KINSHASA, Feb 26 – The International Criminal Court led calls Wednesday for the government of Democratic Republic of Congo to arrest visiting Sudanese President Omar Bashir, who is wanted on charges of genocide in Darfur.
The Hague-based ICC said Kinshasa must meet its obligations to arrest Bashir “immediately” and hand him over to the tribunal, a call echoed by international and local rights groups.
“The Democratic Republic of Congo should not shield President Omar al-Bashir from international justice,” Amnesty International said on its Twitter feed.
Bashir, 70, who in March 2009 became the first sitting head of state to be indicted by the ICC, is in Kinshasa for a summit of regional African leaders.
The ICC has issued arrest warrants for Bashir on 10 counts of war crimes, crimes against humanity and genocide in the western Sudanese region of Darfur.
However, he has freely travelled to several African countries who have refused to arrest him, with many on the continent accusing the ICC of singling out Africans for prosecution.
The ICC said it “reminds the Democratic Republic of the Congo of… its obligations to execute the pending decisions concerning the arrest and surrender of Omar Hassan Ahmad al-Bashir to the court.”
Almost 90 groups in the DR Congo also signed a petition calling on the government, which has ratified the treaty setting up the ICC, to arrest Bashir.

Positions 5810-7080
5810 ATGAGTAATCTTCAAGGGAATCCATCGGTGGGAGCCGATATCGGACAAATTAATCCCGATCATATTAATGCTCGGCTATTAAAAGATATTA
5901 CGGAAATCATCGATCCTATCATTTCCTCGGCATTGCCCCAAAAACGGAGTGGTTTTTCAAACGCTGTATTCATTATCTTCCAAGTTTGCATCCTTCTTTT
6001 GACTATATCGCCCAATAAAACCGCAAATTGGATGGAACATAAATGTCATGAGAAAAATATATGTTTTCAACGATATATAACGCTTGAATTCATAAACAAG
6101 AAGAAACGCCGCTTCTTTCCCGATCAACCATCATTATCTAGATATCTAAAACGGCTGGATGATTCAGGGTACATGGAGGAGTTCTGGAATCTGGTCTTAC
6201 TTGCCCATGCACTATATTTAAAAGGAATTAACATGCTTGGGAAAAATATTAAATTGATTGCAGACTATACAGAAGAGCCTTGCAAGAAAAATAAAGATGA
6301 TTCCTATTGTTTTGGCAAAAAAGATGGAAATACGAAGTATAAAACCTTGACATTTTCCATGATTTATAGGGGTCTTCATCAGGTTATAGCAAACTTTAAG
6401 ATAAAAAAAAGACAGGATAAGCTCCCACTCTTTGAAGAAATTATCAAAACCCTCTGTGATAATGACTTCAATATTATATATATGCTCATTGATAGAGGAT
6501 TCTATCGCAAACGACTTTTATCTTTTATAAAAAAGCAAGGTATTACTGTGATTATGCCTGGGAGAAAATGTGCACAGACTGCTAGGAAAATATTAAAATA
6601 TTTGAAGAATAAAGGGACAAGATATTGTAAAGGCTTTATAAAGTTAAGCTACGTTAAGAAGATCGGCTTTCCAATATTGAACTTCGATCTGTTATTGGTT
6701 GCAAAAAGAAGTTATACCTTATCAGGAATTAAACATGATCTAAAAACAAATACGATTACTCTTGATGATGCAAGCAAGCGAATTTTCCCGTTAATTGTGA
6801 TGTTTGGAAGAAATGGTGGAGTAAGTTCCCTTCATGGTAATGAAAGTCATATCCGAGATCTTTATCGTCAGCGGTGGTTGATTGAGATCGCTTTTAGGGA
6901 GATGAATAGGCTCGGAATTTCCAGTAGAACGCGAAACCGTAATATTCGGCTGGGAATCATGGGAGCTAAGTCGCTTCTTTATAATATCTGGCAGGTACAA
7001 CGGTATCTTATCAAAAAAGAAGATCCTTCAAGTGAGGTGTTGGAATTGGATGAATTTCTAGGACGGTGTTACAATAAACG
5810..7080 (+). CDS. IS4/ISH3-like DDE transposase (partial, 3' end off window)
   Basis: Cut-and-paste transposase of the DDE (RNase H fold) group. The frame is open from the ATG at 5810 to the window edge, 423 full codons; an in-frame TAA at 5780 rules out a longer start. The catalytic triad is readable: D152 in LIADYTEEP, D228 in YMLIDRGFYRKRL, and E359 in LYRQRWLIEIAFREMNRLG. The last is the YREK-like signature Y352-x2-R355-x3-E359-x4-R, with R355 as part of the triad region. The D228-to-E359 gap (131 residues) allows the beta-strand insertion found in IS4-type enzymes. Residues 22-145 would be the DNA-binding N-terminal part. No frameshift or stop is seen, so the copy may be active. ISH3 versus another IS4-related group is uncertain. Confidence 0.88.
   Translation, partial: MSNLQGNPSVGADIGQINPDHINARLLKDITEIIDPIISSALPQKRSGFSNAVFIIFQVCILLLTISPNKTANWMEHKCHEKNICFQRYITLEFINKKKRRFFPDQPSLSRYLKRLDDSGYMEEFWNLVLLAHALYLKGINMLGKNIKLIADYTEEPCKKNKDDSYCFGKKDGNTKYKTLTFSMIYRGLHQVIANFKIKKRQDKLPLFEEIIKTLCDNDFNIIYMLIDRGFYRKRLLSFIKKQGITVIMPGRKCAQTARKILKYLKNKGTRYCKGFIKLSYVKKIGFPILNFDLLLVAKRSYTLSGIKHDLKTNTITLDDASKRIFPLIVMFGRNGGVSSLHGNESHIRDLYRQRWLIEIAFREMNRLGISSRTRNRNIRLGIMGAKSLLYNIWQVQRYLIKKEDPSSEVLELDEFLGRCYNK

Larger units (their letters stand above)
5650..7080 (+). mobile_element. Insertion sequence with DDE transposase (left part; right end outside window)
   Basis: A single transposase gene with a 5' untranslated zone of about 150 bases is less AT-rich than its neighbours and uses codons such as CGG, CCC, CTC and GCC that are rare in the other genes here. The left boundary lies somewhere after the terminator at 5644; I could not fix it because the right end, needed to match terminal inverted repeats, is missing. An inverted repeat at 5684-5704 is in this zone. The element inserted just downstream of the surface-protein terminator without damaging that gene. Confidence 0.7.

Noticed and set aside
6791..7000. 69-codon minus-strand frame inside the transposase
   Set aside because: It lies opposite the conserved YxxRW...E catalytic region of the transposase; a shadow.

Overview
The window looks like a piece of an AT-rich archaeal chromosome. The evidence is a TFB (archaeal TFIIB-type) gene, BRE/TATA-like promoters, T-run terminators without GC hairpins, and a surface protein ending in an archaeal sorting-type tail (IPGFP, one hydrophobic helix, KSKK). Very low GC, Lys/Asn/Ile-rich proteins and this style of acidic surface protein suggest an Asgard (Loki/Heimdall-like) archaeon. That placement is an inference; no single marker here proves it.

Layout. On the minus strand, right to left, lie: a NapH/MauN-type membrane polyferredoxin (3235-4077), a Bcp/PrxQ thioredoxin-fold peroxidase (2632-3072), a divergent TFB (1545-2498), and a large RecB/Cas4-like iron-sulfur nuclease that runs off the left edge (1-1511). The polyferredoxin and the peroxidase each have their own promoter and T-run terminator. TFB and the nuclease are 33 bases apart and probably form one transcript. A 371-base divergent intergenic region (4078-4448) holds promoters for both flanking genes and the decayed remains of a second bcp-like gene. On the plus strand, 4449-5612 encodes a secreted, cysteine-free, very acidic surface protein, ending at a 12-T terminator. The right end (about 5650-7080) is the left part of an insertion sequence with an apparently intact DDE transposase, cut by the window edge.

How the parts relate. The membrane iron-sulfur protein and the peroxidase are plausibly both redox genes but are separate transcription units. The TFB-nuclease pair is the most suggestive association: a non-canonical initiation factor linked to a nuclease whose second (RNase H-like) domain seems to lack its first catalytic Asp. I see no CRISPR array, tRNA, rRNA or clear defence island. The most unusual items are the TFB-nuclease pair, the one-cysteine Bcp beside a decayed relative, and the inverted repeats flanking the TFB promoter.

“The DRC must clearly demonstrate that it is on the side of justice and the victims, and not on the side of the suspects,” said Descartes Mpongo, of the Collective of Christian Human Rights Activists in the eastern South-Kivu province.
The groups also said they were seriously considering pressing charges against Bashir in the DRC to “obtain a national arrest warrant against him”.
Rights watchdog Amnesty International also urged the country to step in and arrest the Sudanese leader.
“The Democratic Republic of Congo should not shield President Omar al-Bashir from international justice,” said Muthoni Wanyeki, the group’s regional director for East Africa, in a statement on the Amnesty website.
“His visit to the country is an opportunity to enforce the arrest warrants and send a message that justice must prevail.”
A career soldier with Islamist leanings, Bashir’s two-decade rule has been marked by devastating wars with the many ethnic minorities of Africa’s largest country, in which he has not hesitated in the past to turn to jihadist militias to back the regular army.